UK national statistical institute the Office for National Statistics (ONS) released its Consumer Price Inflation Basket of Goods and Services: 2016 report on Tuesday, which revealed that CD Roms and rewritable DVDs have been taken out of the ONS ‘shopping basket’ of items that make up the suite of consumer price inflation indices (CPI, CPIH, RPIJ and RPI), which are reviewed annually.
The removal of physical media for computers from the ONS ‘shopping basket’ is said to reflect changes in the computer market that have resulted in an increase in the use of downloadable files. Therefore, the ONS has added computer software, such as for word processing, antivirus or web design, as well as downloaded computer games, to the CPI basket of goods.
Certain items are removed from the basket every year, while some are brought in, reflecting changes in the market and ensuring the indices are up to date and representative of consumer spending patterns.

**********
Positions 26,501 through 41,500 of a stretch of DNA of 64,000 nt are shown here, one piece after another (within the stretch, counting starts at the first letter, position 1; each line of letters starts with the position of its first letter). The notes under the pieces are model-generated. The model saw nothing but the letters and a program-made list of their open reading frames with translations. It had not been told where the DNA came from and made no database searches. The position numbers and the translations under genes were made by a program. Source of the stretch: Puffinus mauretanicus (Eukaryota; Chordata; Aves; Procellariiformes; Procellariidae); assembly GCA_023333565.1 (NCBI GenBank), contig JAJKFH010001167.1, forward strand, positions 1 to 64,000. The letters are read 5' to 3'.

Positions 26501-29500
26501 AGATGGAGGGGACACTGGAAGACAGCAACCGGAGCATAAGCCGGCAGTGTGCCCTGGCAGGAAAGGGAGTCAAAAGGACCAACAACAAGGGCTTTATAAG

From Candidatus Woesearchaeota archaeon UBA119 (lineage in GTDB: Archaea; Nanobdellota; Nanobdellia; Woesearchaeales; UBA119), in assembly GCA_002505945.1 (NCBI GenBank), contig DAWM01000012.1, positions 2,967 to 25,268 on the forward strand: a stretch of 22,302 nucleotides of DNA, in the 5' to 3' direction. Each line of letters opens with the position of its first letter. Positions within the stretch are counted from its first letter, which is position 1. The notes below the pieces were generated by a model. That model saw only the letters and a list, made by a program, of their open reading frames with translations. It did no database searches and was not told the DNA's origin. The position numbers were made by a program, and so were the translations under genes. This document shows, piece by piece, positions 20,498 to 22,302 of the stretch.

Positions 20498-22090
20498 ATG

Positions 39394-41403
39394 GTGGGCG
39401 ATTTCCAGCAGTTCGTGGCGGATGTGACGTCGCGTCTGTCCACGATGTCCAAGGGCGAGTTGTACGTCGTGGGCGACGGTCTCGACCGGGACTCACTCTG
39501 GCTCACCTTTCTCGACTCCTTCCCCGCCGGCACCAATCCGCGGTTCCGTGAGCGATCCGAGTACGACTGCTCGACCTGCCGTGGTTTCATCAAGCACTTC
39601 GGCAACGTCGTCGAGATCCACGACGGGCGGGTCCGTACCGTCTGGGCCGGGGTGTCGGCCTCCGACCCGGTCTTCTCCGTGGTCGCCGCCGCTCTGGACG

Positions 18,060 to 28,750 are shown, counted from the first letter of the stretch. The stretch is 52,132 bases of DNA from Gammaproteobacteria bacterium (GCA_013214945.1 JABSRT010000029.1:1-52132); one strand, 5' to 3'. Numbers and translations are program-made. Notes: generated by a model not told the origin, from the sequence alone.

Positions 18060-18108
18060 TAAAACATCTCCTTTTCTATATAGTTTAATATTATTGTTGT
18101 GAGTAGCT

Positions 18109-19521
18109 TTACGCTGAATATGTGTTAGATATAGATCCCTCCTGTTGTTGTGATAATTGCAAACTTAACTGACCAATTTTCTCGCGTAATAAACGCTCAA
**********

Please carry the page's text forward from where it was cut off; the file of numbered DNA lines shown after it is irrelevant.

Other items removed from the basket include night club entry fees, as a result of a decline in the number of night clubs in the UK. Several high profile nightclubs have closed their doors, while many of those that remain have removed entry charges. This means that the ONS has found it more difficult to collect entry prices.
CPI statistician Phil Gooding commented: “With the number of night clubs charging entry declining, we can no longer justify keeping these fees in the basket.”
The new CPI shopping basket has had 14 other items removed and modifications have been made to 13 other items. However there are 15 new items in the basket of goods, which include coffee pods and cream liqueurs such as Baileys. A total of 704 items are included in the basket this year and the list also now includes microwave rice, reflecting a long-term trend towards prepared foods, along with diverse items such as large chocolate bars, nail varnish and women’s leggings.
ONS said it collects approximately 110,000 individual prices each month from 20,000 shops across the UK, in addition to a further 70,000 online prices The ‘weight’ of each item is used to calculate CPI and is based on survey evidence of people’s spending gathered by ONS from its own sources and commercial market research. Therefore, low-cost items purchased by relatively few people will have much less influence on the rate of inflation than higher-value products bought in large numbers.